Interestingly, IgG levels against each peptide correlated positively with the patient neutralisation IC50 values, suggesting that quantitative serological assays against these peptides could be used as a proxy for virus exposure status as well as protection levels. However, this will require validation with other patient cohorts. Notably, the two identified epitopes present a low-to-moderate rate to impact mutations, which would minimise the possibility of false negatives in serological assays (Supplementary Table 5)16.
Together, these results will be essential to guide the design and evaluation of efficient and specific serological assays against linear epitopes, as well as help prioritise vaccine target designs during this unprecedented crisis.
Written informed consent was obtained from participants in accordance with the tenets of the Declaration of Helsinki. For COVID-19 serum/plasma collection “A Multi-centred Prospective Study to Detect Novel Pathogens and Characterize Emerging Infections (The PROTECT study group)”, a domain specific review board (DSRB) evaluated the study design and protocol, which was approved under study number 2012/00917. Serum/plasma collection of recalled SARS patients “Comparison of host immune responses to coronavirus infections” was approved by DSRB under study number 2020/00091. Sera from healthy volunteers “Study of blood cell subsets and their products in models of infection, inflammation and immune regulation” was approved under study number 2017/2806.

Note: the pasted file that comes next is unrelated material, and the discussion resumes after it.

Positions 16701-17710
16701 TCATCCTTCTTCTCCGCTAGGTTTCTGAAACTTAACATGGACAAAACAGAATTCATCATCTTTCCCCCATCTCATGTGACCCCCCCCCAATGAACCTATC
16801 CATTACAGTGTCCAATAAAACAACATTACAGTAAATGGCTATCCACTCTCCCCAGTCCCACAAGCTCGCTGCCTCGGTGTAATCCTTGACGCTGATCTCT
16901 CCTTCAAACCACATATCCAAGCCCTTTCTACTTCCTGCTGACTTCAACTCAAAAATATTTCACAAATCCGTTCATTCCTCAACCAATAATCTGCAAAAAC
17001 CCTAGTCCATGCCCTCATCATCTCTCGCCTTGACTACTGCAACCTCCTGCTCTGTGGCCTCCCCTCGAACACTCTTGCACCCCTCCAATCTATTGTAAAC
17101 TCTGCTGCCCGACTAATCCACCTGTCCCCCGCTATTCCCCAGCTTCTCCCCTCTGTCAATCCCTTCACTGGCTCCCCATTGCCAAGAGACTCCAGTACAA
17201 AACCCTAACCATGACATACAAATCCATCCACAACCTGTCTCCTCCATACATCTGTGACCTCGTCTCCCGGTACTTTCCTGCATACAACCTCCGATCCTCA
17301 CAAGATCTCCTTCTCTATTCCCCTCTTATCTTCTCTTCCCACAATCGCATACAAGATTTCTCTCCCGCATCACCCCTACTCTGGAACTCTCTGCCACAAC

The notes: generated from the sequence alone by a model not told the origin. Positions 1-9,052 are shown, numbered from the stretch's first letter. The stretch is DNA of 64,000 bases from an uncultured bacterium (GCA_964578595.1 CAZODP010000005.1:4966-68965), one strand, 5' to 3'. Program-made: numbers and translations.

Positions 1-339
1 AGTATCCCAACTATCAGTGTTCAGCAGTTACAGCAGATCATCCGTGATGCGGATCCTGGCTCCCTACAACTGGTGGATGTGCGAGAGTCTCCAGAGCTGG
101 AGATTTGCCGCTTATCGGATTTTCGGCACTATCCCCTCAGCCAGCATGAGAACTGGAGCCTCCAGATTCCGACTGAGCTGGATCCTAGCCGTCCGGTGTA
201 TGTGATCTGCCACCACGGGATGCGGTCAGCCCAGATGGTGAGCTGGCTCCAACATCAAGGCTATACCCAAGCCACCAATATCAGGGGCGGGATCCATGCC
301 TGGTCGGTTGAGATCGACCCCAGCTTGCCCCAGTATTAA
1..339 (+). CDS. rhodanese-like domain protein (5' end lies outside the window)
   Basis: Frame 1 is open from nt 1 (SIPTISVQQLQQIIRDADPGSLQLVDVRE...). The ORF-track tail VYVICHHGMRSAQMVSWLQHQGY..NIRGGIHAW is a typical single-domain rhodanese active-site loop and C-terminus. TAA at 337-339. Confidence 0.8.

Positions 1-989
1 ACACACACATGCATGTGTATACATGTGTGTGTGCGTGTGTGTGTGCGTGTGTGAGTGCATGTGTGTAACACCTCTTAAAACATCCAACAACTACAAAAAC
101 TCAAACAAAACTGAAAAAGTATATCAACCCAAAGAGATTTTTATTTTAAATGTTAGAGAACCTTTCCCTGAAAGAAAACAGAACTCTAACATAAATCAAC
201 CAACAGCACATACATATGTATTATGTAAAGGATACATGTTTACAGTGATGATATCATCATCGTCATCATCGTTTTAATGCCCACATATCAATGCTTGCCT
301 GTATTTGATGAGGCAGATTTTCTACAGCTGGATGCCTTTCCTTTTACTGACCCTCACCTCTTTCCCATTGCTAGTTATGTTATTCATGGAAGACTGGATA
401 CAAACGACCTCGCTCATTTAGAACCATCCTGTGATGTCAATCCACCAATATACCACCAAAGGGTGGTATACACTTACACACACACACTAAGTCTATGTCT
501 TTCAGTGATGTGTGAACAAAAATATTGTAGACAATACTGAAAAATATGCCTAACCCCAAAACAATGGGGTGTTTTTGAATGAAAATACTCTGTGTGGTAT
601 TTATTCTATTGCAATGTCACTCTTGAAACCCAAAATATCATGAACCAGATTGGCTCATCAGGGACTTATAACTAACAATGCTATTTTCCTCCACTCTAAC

Patient serum and plasma fractions
Serum was collected in BD Vacutainer SST II Advance tubes (Fisher Scientific, #12927696). After clotting, serum was separated using centrifugation for 10 minutes at 1000 rcf, and aliquoted before storing at −80 °C. Patient serum was heat-inactivated for 30 minutes at 56 °C before usage for this study. Plasma fraction was harvested after 20 minutes centrifugation at 1700 rcf of blood collected in BD Vacutainer CPT tubes (BD, #362753). Plasma samples were treated by solvent/detergent treatment with a final concentration of 1% Triton X-100 (Thermo Fisher Scientific, #28314) for virus inactivation at RT for 2 hours17. Information on selected patients is provided in Supplementary Table 1. Patient demographics and clinical characteristics are described in Supplementary Table 2.
Linear peptide library